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Money and costs

Kips (₭)
Exchange Rates
Rates provided by Open Exchange Rates. Last updated July 06, 2015 3:40PM UTC
Daily Costs
Budget (up to)
  • Cheap guesthouse room: US$3–10
  • Local meals and street eats: US$1–2
  • Local buses: US$2–3 per 100km
  • Air-con hotel room: US$15–50
  • Decent local restaurant meal: US$5–10
  • Local tour guide per day: US$25
Top end (more than)
  • Boutique hotel or resort: US$50–500
  • Gastronomic meal with drinks: US$15–50
  • 4WD rental per day: US$60–120

The official national currency in Laos is the Lao kip (K). Although only kip is legally negotiable in everyday transactions, in reality three currencies are used for commerce: kip, Thai baht (B) and US dollars (US$).

Laos relies heavily on the Thai baht and the US dollar for the domestic cash economy. An estimated one-third of all cash circulating in Vientiane, in fact, bears the portrait of the Thai king, while another third celebrates US presidents. Kip is usually preferred for small purchases, while more expensive items and services may be quoted in kip, baht or dollars. Anything costing the equivalent of US$100 or more is likely to be quoted in US dollars.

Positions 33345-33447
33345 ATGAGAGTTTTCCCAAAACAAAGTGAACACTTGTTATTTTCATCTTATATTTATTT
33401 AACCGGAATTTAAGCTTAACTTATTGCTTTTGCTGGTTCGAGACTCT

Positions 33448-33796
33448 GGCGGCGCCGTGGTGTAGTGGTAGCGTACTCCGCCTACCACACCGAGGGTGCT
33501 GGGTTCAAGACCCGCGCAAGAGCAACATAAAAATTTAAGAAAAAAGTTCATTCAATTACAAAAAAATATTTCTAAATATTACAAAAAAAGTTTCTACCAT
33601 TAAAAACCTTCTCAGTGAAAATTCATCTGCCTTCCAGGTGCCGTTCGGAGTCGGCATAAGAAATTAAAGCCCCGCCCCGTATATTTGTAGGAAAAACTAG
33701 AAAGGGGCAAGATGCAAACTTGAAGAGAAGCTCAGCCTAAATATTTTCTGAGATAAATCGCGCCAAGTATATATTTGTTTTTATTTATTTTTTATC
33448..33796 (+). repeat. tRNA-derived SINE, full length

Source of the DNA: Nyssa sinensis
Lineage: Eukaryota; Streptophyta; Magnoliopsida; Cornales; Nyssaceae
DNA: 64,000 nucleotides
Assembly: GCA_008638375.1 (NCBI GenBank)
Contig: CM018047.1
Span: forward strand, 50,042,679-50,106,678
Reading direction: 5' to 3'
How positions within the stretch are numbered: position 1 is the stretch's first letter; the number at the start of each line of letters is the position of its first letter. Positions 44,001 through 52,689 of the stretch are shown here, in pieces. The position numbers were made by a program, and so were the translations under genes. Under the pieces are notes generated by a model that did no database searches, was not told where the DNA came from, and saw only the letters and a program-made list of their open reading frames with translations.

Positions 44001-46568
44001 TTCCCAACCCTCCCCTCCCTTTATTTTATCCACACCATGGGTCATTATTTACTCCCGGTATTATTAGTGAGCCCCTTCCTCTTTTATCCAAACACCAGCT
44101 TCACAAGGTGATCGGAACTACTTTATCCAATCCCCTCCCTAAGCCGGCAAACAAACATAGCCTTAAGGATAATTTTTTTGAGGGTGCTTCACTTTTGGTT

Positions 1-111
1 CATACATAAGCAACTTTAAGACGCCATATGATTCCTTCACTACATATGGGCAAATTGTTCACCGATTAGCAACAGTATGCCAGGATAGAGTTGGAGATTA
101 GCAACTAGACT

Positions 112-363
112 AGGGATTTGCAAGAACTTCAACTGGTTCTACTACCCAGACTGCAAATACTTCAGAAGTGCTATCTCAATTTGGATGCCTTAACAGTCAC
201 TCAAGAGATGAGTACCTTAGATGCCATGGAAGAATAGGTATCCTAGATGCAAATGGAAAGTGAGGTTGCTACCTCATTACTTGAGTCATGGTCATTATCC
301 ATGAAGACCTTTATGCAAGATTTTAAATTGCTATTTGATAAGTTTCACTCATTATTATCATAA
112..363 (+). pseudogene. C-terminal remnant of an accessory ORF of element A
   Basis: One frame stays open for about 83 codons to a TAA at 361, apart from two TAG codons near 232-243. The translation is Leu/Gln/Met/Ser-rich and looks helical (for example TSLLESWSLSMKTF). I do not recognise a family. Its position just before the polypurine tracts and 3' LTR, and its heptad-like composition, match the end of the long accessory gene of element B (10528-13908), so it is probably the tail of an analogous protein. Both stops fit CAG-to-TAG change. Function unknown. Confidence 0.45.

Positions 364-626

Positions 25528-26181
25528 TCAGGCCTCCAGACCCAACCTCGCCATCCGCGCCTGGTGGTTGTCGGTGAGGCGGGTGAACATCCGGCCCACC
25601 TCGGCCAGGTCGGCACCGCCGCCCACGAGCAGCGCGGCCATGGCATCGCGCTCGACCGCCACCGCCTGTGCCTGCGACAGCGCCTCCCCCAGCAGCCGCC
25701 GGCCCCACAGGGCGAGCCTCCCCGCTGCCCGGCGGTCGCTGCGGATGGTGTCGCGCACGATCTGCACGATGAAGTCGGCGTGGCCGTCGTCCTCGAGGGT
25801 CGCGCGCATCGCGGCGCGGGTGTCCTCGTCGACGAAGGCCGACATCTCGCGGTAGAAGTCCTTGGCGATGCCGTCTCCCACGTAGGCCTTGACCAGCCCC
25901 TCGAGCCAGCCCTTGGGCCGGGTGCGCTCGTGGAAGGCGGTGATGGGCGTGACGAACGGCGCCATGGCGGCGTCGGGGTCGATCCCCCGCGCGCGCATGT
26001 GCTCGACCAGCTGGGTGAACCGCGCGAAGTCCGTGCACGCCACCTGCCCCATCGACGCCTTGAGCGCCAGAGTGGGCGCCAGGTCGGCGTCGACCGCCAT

However, the majority of transactions will be carried out in kip, so it's always worth having a wad in your pocket. Notes come in denominations of 500, 1000, 2000, 5000, 10,000, 20,000, 50,000 and 100,000 kip. Small vendors, especially in rural areas, will struggle to change 100,000K notes. For larger transactions the dollar and the baht are favoured.


Tipping is not customary in Laos except in tourist-oriented restaurants, where 10% of the bill is appreciated, but only if a service charge hasn't already been added.